Is President Donald Trump's approval of the hotly disputed Keystone XL pipeline good or bad for oil and gasoline prices?
The simple answer is we don't know yet.
At least some analysts and U.S. oil producers worry the project could further depress prices by adding more crude to an already oversupplied global market.
Opposed by the Obama administration over environmental concerns, TransCanada's Keystone XL would bring heavy crude from Canadian tar sands to Steele City, Nebraska. From there, it would link up with an existing pipeline and send the oil to refineries on the Gulf Coast.
A big question is what happens to the fuel after that.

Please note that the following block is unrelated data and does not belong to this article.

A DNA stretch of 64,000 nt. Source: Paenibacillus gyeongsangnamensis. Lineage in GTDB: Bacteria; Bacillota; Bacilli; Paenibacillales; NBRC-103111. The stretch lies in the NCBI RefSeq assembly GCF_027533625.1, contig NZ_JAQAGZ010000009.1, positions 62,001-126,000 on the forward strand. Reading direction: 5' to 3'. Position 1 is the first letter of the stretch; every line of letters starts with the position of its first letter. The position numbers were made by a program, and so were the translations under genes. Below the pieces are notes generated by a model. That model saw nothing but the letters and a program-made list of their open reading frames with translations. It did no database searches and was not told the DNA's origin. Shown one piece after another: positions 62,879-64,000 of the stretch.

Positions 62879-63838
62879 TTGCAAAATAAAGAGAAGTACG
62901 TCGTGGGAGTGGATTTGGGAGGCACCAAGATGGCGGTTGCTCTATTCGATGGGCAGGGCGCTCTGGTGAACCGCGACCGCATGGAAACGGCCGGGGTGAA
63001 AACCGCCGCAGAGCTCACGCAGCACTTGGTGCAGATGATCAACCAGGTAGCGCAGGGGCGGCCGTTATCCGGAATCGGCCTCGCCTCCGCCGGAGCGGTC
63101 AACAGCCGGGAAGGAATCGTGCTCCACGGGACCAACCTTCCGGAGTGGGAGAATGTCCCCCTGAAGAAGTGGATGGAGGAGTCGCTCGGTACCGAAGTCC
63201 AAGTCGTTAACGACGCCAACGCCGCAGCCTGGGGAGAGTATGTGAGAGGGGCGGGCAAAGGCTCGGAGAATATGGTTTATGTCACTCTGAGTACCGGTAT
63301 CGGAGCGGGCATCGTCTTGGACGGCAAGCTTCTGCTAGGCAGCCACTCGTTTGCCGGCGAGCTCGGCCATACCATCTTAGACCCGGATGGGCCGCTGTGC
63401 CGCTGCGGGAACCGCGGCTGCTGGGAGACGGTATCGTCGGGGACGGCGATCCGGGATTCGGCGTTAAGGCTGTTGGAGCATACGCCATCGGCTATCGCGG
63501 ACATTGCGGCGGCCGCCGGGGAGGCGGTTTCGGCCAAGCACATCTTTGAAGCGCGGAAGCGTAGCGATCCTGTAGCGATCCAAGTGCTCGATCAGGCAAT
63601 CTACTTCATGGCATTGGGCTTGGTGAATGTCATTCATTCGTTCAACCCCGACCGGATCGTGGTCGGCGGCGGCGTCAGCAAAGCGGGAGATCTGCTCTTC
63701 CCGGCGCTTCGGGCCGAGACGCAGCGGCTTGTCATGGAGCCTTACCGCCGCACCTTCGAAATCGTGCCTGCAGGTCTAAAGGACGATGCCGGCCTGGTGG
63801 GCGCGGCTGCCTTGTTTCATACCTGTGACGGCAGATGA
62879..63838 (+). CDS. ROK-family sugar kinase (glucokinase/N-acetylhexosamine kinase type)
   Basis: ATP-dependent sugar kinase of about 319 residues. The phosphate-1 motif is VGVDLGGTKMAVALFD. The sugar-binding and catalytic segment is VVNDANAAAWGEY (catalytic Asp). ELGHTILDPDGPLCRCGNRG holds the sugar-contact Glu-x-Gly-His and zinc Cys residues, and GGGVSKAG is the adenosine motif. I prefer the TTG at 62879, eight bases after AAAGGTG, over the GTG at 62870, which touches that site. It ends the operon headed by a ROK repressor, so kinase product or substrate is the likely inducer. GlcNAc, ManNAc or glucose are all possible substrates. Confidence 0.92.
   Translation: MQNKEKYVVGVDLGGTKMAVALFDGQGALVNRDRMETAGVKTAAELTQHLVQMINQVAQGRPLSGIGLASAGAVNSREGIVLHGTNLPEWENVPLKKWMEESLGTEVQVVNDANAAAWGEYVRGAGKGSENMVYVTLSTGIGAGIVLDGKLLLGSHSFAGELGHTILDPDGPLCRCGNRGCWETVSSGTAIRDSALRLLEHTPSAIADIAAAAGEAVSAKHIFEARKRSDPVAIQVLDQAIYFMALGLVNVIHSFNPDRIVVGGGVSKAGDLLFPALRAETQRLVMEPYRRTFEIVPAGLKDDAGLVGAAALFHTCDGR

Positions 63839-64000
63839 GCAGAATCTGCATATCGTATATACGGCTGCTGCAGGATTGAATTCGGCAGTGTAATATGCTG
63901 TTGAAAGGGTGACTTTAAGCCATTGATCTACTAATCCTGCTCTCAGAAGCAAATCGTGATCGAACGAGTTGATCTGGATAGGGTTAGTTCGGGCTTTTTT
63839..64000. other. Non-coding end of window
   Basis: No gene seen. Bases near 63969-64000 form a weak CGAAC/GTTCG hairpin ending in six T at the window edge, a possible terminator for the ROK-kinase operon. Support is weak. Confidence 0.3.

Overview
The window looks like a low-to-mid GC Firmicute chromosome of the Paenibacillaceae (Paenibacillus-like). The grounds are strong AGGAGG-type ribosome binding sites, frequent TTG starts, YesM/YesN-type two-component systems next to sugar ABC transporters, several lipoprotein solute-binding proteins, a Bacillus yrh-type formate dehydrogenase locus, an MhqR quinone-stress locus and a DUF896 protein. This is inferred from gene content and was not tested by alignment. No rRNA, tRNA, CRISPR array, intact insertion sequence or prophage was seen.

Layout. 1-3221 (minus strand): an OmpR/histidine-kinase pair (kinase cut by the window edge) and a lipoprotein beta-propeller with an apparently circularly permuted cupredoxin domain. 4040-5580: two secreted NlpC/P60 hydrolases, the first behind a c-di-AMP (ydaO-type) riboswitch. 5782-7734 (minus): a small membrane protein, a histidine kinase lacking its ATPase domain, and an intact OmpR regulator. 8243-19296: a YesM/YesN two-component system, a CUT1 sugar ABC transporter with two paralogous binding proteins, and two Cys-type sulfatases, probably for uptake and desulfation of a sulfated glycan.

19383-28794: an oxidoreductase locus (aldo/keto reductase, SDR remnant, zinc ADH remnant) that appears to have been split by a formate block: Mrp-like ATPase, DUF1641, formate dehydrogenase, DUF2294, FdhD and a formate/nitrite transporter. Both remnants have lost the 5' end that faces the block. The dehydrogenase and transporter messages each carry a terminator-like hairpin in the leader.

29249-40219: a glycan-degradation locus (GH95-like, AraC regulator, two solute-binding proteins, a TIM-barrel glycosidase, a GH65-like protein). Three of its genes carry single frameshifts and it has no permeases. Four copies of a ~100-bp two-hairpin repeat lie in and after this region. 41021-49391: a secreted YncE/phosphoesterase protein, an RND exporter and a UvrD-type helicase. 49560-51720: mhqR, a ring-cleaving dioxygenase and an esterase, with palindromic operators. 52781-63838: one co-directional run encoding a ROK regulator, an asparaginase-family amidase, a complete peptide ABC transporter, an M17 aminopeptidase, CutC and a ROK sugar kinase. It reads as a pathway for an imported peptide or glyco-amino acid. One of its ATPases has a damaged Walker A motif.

The United States will probably end up shipping much of the refined oil to Asia or Europe in the form of gasoline and other fuels. But forecasts for oil demand are not currently increasing enough to absorb rising U.S. fuel exports, so there is a risk that refined Canadian crude gets stuck in already brimming U.S. storage tanks.
Canadian tar sands oil is already moving by rail, so completion of the 800,000-barrels-a-day Keystone XL pipeline would not necessarily cause a huge surge in output. But it would support planned production increases from Canadian fields and make transportation more efficient.